2020 ASTEROID DAY LIVE – ASTEROID SAFARI: FINDING THE ELUSIVE SPACE ROCKS

2020 ASTEROID DAY LIVE – ASTEROID SAFARI: FINDING THE ELUSIVE SPACE ROCKS

2020 ASTEROID DAY LIVE – ASTEROID SAFARI: FINDING THE ELUSIVE SPACE ROCKS 450 253 Asteroid Day Asteroid Day

The first asteroid was discovered in 1801 by Giuseppe Piazzi at Palermo Astronomical Observatory on 1 January of that year.  In the following few years, a new asteroid was discovered on average once a year, until  four were known. 

Fast forward to April 2020 and approximately nine new Near Earth asteroids were being discovered every single night. Yet this acceleration in discovery rates was extremely slow to get going. Following the identification of the first four asteroids (Ceres, Pallas, Juno, Vesta), almost four decades passed before another asteroid was discovered, Astraea  in 1845. Since then the pace of discovery has been rising at exponential rates. The 10th asteroid was discovered in 1849, and the 100th in 1868. Ten thousand were known by 1989, 100,000 by 2005 and this year astronomers found their one millionth asteroid.

Asteroid 1998 O2

This huge leap in discoveries has been brought about by the dedicated use of telescopes, software and robotic technologies for the task, which began in the 1990s. But is it fast enough?

In December 2014, simultaneous press conferences in London and San Francisco announced the launch of Asteroid Day by reading out the 100x asteroid declaration. That document called attention to the fact that detection rates for near Earth asteroids needed to be increased by a factor of 100 times (100x) to more completely reveal the population of near Earth objects, and understand how many of them could one day pose a threat to Earth.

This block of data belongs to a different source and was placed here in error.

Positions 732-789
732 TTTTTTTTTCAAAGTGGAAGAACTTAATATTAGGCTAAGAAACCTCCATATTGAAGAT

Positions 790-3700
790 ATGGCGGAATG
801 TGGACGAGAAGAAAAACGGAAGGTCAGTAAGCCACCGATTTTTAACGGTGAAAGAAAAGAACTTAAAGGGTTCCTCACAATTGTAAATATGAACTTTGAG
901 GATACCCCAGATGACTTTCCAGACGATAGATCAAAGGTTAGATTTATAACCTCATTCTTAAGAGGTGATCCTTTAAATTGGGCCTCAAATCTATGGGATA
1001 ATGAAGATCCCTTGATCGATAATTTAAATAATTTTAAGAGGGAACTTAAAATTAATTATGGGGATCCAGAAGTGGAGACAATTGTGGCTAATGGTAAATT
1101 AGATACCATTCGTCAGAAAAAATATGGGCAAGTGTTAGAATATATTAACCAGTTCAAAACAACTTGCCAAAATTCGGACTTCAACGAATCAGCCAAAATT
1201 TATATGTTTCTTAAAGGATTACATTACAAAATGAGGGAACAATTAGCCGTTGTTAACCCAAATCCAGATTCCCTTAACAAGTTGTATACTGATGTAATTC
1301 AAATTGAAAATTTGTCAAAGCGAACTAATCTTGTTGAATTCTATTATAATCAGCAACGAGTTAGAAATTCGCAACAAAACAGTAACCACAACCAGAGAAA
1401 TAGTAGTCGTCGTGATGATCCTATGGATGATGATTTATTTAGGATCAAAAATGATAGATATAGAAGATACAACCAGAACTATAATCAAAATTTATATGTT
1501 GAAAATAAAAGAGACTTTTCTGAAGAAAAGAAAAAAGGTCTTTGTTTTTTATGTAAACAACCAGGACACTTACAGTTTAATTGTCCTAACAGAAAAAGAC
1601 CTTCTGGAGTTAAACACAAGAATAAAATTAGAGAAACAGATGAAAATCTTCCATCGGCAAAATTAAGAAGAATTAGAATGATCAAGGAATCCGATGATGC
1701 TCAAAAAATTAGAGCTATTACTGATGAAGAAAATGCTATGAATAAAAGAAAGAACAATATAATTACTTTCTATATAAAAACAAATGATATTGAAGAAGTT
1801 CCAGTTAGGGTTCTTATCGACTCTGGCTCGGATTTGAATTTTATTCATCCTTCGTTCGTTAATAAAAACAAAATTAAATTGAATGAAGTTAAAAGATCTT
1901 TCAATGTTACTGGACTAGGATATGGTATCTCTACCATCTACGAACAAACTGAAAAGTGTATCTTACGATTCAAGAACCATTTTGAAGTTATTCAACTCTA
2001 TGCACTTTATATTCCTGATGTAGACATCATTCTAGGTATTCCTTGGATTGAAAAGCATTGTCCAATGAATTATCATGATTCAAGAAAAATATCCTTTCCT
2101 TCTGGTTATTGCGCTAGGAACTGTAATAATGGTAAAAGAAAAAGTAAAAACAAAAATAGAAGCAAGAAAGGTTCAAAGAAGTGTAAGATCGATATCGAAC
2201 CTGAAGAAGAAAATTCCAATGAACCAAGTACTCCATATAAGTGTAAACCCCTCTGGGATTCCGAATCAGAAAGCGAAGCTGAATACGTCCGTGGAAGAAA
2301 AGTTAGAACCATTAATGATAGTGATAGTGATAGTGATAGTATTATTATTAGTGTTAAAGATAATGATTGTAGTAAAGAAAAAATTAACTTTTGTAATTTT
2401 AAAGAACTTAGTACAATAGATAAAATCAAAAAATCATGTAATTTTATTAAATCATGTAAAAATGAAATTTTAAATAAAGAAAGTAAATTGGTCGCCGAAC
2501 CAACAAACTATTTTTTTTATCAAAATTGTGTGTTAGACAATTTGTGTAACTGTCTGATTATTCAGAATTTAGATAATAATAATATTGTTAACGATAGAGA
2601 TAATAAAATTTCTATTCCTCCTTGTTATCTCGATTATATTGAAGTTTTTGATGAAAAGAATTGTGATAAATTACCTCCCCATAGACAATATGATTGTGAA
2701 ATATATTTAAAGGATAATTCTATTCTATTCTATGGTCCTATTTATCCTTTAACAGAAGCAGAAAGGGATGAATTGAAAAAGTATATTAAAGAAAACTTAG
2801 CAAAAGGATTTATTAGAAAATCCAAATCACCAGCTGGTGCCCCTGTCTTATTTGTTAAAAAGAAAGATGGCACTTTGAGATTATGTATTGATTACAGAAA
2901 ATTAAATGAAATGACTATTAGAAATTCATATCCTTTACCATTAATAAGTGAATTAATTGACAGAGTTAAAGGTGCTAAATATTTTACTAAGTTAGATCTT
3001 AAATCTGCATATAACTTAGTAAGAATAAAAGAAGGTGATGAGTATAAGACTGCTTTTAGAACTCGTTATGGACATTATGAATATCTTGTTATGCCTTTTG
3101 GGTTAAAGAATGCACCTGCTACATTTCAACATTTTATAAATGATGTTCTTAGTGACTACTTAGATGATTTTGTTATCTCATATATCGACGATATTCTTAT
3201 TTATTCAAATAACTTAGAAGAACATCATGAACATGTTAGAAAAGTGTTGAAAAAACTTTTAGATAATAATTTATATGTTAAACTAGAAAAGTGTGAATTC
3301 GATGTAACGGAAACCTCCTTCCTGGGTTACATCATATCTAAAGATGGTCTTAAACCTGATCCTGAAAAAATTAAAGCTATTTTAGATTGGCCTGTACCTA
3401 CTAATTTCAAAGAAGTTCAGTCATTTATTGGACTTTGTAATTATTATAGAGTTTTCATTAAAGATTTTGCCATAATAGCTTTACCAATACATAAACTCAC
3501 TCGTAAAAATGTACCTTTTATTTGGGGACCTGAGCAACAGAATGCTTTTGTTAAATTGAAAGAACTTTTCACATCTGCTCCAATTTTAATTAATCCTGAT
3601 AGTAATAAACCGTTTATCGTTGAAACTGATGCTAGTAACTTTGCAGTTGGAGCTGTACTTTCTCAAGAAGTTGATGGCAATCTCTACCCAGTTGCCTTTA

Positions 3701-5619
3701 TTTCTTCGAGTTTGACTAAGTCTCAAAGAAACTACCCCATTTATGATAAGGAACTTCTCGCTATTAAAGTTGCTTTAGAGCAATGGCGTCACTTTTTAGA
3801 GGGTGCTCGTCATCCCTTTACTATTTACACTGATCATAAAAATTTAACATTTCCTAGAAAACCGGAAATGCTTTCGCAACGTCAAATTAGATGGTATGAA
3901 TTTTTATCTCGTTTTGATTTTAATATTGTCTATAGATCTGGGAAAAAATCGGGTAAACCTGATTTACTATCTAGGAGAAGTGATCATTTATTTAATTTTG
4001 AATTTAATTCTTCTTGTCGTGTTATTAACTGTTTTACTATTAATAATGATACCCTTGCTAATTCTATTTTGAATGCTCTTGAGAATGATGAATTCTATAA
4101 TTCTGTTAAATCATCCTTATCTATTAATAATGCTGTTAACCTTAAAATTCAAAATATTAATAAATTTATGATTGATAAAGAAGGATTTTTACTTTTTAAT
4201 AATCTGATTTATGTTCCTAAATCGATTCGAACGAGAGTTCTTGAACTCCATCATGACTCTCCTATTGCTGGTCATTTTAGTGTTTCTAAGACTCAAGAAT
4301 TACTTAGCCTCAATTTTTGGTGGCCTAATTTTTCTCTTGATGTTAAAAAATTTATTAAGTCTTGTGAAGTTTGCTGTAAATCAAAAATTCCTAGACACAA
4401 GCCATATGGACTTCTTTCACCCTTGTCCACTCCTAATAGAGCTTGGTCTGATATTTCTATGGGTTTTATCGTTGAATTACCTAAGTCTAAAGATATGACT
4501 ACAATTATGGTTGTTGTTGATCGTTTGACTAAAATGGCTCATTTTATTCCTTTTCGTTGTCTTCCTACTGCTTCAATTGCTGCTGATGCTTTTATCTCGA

Orbital Diagram of Asteroid 2019 AQ3 Credit: NASA/JPL-Caltech

The good news is that the rate of discovery shows no sign of dropping and remains the best way to understand the Near Earth Object (NEO) population. As new facilities come on line, especially the extraordinary survey telescope housed at the Vera C. Rubin Observatory in Chile, the discovery rate will accelerate even further. With these new discoveries, the challenge will be tracking them all afterwards so that their orbits can be calculated.

The more we learn about the NEO population, the chances are that we will discover more asteroids making close passes to Earth. This highlights that even stronger cooperation will be needed between scientists and science communicators to ensure that the public remains properly informed.

Panel Host:

Dr. Stuart Clark
Science journalist, author and featured in the film 51ºNORTH

Dr. Gianluca Masi 
Astrophysicist, Virtualtelescope.eu

Dr. Anne Virkki
Head of the Planetary Radar Group, Arecibo

Prof. Alan Fitzsimmons
Astrophysicist, Queen’s University Belfast

Dr. Lynne Jones
Research Scientist, Univ. Washington